Organisational politics

Two things happen when you’re too good at office politics:

  1. Your performance drops.
  2. Your co-workers become suspicious because they don’t trust you; as a result, your influence actually diminishes.

Clearly, you don’t want to be an expert politicker. But since politics exist in every organisation, you need to be competent at politicking. Otherwise, you can’t make your best-possible contribution to your organisation and career. Just as bad, you’ll be over-looked and under-appreciated.

Stephen Robbins and Phillip Hunsaker suggest the following tips in their book, Training in Interpersonal Skills:

  • Speak and persuade with benefits to the organisation and conceal any self-interest.
  • Gain control of scarce expertise, knowledge and organisational resources. The more critical to the organisation you seem to be, the more influence you have and the more indispensable you are.
  • Be visible and make sure that powerful people in the organisation are aware of your contribution. Progress reports, attending functions, being active in professional associations and networking are all ways to increase your visibility without being a braggart.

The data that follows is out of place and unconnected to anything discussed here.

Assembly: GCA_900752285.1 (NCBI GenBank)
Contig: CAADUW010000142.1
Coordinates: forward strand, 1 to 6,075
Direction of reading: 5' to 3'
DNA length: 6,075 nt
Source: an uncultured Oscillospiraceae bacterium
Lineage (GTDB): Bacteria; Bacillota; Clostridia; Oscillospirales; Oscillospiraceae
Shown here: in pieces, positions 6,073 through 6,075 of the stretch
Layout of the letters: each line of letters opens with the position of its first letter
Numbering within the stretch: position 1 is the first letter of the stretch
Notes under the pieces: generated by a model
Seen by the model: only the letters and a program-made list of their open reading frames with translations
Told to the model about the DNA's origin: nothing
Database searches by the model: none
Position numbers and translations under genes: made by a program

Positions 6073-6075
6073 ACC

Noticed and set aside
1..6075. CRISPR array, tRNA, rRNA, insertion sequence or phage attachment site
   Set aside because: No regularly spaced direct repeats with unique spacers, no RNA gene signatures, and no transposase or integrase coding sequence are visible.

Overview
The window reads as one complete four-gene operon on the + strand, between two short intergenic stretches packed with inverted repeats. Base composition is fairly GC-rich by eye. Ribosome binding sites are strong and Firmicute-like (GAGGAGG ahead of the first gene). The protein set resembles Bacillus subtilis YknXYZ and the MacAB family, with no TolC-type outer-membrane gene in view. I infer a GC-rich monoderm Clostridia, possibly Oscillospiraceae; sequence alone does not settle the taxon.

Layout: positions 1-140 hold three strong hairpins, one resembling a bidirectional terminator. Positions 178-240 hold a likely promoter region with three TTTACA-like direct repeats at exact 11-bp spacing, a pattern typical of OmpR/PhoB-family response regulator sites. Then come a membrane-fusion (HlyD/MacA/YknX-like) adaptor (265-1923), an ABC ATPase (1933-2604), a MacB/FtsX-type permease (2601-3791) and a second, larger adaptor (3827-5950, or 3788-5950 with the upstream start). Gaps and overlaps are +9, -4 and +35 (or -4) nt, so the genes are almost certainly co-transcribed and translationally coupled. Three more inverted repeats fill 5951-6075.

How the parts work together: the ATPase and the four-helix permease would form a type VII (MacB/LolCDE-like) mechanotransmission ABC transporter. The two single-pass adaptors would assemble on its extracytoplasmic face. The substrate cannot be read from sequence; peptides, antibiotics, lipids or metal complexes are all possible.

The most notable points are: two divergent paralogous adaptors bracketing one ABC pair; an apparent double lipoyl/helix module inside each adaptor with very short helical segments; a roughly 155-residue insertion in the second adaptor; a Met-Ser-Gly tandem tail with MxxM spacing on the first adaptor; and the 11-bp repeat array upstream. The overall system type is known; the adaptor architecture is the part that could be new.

• Find a mentor and powerful allies to guide you, keep you informed and speak up on your behalf.
  • Support your boss. When your boss is successful, you shine by association. When your boss is on the ‘loser track’, get a new one so you don’t suffer by association.
  • Develop coalitions, networks of like-minded, influential people. The more supporters you have, the greater your influence.
  • Remember that power is effective when it’s in balance. As soon as you use it, especially against someone, it gets out of balance and people seek to even things out. Just as in physics, for every action there is a reaction.

Here are four other tips to help you achieve competence in organisational politics:

  1. Manage your personal brand.
  2. Fit in with and contribute to your organisation’s culture and values.
  3. Stay away from people with poor reputations for performance and personal values.
  4. ‘Let one hand wash the other’ by helping people whenever you can.

Add these political skills to your inventory of management and technical skills to round out your ability to make a difference.


How to show you really care

Do you want to show team members you really care about them personally, and at the same time, improve the team’s performance? Feedback is the answer. It works most effectively when it’s based on a solid relationship where employees know for sure you care about them personally, and about their success.